Inhabitants of tropical rainforests will feel the consequences of climate change the keenest.
Without the resources to move or adapt, they will face life-changing difficulties. Yet by giving people a helping hand so they can continue to live and thrive in the forest, we might just avert disaster for all of us.
The communities that Cool Earth work with rely on the forest for food, culture and their livelihoods. Ask anyone in the rainforest for a story passed down the generations and they will tell you about respect for trees, and how the rainforest will provide for them. The Myth of the Bear is an example of one such story, from Cool Earth’s Asháninka partnership.
But, worryingly, more and more of the stories we hear from the rainforest reflect a change. Repeatedly we are told the weather is worsening, seasons are changing, and gardens are not growing as they did before. Those who live in rainforests have little historical responsibility for carbon emissions and climate change. Yet their lives are already aligning with the negative effects of increased carbon in the atmosphere.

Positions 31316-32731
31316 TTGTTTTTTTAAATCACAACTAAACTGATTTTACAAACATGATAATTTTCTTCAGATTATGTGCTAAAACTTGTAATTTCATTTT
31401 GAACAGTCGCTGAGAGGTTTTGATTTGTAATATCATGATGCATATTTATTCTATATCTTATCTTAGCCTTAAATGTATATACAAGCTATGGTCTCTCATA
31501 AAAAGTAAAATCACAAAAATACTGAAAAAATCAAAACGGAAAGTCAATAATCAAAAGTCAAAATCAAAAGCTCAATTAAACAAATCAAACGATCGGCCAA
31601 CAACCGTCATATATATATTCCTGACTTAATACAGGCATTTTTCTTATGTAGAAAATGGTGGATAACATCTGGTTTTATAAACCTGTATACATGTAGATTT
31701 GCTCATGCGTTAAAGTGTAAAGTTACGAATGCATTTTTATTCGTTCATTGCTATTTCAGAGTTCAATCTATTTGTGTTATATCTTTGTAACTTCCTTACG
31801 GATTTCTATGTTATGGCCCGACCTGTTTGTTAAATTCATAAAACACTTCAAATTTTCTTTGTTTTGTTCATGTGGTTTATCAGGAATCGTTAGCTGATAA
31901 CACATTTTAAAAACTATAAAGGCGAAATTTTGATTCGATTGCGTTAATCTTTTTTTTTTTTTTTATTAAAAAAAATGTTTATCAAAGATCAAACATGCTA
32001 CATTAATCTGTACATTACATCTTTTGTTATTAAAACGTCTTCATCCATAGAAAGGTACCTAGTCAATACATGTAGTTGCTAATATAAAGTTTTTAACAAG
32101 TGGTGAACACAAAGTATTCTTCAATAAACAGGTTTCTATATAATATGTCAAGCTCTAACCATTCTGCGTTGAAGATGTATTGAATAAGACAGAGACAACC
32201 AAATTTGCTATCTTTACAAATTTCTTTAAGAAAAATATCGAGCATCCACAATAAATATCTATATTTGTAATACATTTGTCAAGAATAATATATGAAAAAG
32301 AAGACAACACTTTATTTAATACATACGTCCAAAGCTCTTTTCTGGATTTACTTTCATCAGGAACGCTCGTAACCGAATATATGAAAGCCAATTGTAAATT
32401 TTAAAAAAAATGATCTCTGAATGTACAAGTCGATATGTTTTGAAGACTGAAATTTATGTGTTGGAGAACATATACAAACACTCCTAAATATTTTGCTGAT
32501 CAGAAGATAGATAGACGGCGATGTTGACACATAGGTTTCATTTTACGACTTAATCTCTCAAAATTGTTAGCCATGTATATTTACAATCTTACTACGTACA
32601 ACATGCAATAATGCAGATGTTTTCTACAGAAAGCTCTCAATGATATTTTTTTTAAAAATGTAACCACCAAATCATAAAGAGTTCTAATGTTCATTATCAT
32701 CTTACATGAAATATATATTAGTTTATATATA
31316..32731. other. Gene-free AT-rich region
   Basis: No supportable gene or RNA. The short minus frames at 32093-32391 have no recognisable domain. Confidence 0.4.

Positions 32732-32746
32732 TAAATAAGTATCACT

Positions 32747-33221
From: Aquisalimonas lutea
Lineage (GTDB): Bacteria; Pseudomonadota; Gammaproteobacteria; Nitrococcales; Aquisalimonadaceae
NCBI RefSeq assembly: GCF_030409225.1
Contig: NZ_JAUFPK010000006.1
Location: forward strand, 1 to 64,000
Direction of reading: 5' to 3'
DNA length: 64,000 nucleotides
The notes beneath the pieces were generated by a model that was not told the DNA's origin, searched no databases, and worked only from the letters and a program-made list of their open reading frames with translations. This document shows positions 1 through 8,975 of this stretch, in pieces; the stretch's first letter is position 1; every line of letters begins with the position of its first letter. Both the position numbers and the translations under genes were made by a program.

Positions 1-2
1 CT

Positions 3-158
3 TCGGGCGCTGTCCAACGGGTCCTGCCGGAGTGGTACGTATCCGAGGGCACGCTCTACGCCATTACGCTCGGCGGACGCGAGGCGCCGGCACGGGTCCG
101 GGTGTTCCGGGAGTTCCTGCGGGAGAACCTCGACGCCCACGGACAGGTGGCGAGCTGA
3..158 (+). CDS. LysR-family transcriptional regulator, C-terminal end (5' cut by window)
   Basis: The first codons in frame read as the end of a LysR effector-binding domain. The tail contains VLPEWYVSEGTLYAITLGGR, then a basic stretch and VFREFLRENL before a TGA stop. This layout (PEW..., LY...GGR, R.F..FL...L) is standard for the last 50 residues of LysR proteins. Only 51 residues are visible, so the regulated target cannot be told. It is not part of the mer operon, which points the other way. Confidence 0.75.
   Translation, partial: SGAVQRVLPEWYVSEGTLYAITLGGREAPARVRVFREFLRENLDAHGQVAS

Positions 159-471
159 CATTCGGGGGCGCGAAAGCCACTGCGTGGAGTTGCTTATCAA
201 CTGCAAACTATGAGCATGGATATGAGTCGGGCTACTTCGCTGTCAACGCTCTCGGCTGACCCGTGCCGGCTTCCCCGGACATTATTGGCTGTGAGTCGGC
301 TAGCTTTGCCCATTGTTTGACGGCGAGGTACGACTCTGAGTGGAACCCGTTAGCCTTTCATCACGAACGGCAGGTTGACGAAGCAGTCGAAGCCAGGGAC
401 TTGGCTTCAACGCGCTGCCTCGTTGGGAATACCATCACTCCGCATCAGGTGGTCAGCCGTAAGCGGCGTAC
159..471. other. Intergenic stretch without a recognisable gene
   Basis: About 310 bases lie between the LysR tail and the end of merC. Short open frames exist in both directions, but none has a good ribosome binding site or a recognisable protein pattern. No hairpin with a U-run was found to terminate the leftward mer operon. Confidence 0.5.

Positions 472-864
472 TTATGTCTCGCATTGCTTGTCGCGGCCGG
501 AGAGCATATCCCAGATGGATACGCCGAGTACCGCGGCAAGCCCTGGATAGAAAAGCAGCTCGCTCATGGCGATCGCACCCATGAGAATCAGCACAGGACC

Scientists are warning that the Amazon rainforest is drying out. As CO2 levels rise, forests evaporate less moisture into the air, resulting in fewer clouds forming above the trees. There is concern that drier forests and less rainfall will have an impact on biodiversity, freshwater availability and reliable food supplies for low-income forest communities.
By keeping their forest standing, Cool Earth’s partners in Milne Bay are insuring against severe weather. Here, mangroves provide unrivalled natural coastal defences, growing in the intertidal zones where rainforest meets the sea. And a new study had found that mangroves may store more carbon than we thought.
If every one of the 50 million inhabitants of the rainforest was given a helping hand to defend their forest, we’d all be insured against climate change.